Monday, December 28, 2009

Information and freedom go hand in hand

Information is at the root of freedom.

Freedom of the press is a fundamental ingredient to our democratic republic. And, as much as right-wingers want to point out that the mainstream media sleeps under the same tent as President Obama, there are other media available for an opposing voice.

The Internet has essentially eliminated the barriers-of-entry for those espousing a different viewpoint. This panacea of open debate brings with it some challenges as well.

When Jay Rockefeller implied that we would be better off, from a national security standpoint, if the Internet didn’t exist, I took his comments in the context they were made; that is, our nation’s security is vulnerable from a new front: cyberattacks.

The senator produced a bill, Senate 773, that would allow the president to take whatever action is necessary to counter a declared cybersecurity emergency, including taking control of nongovernmental computer networks.

This is where balance and cool-headed reasoning is necessary. To shut down private sector use of the Internet in a declared cyberemergency should require nearly apocalyptic circumstances before such an emergency be declared.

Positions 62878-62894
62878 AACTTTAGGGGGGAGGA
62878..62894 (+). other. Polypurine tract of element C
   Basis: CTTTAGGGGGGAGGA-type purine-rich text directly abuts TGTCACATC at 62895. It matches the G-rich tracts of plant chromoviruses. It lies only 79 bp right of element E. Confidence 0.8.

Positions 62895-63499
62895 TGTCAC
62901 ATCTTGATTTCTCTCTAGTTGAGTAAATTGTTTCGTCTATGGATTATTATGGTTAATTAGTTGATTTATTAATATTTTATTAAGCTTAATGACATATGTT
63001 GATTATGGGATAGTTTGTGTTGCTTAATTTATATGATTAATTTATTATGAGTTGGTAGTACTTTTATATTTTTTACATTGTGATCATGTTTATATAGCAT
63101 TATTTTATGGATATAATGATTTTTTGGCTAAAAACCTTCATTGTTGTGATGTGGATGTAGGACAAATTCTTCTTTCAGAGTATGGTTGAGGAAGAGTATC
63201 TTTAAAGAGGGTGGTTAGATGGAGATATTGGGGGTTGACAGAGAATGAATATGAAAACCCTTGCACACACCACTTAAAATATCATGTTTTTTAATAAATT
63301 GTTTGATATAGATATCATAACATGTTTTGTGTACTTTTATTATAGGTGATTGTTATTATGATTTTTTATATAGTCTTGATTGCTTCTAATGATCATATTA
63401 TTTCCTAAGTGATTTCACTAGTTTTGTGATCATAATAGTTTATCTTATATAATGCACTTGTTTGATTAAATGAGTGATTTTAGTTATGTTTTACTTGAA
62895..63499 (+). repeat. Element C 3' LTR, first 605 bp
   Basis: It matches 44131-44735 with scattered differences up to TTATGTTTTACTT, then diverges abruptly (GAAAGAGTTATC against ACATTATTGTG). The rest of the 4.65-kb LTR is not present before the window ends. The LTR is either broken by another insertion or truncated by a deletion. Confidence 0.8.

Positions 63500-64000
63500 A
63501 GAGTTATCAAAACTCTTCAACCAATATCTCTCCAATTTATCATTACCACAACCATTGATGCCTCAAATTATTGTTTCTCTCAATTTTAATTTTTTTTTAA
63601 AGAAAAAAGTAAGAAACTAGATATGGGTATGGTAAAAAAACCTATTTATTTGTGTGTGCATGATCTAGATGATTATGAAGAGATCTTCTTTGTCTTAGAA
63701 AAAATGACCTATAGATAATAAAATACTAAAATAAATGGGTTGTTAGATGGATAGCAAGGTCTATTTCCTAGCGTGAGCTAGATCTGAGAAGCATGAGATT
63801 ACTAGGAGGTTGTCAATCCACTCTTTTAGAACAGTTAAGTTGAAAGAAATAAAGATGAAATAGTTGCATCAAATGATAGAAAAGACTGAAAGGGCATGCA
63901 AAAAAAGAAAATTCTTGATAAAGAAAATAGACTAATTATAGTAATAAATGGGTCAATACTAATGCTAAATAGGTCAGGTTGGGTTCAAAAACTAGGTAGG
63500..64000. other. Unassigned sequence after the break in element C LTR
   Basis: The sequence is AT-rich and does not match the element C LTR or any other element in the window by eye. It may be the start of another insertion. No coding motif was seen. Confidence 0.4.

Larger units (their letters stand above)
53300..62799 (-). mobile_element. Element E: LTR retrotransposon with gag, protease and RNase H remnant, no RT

In my opinion, we should put our resources into chasing down or staying ahead of the cybercrooks, just like we always have when it came to more earthy criminals, like Al Capone and Richard Nixon.

In fact, rather than to propose limits on the Internet, I think we should follow the Radio Free Europe model and come up with a way to bombard nation states like Cuba, Iran and North Korea with WiFi.

Imagine the transfer of power to the people of Iran, some of whom are demonstrating in the streets right now and being slaughtered for it, if we could make the uncensored Internet available to everyone in that totalitarian country. I’m imagining that laptops with the requisite wireless cards would somehow arrive to meet the demand of the Iranian people.

You see, information is power. And information in the hands of the right people can bring about sweeping change. The corollary to this is equally true and efforts by our government to limit the access to information can also lead to sweeping change.

Change we don’t want.

Copyright 2009 Randy Hunt

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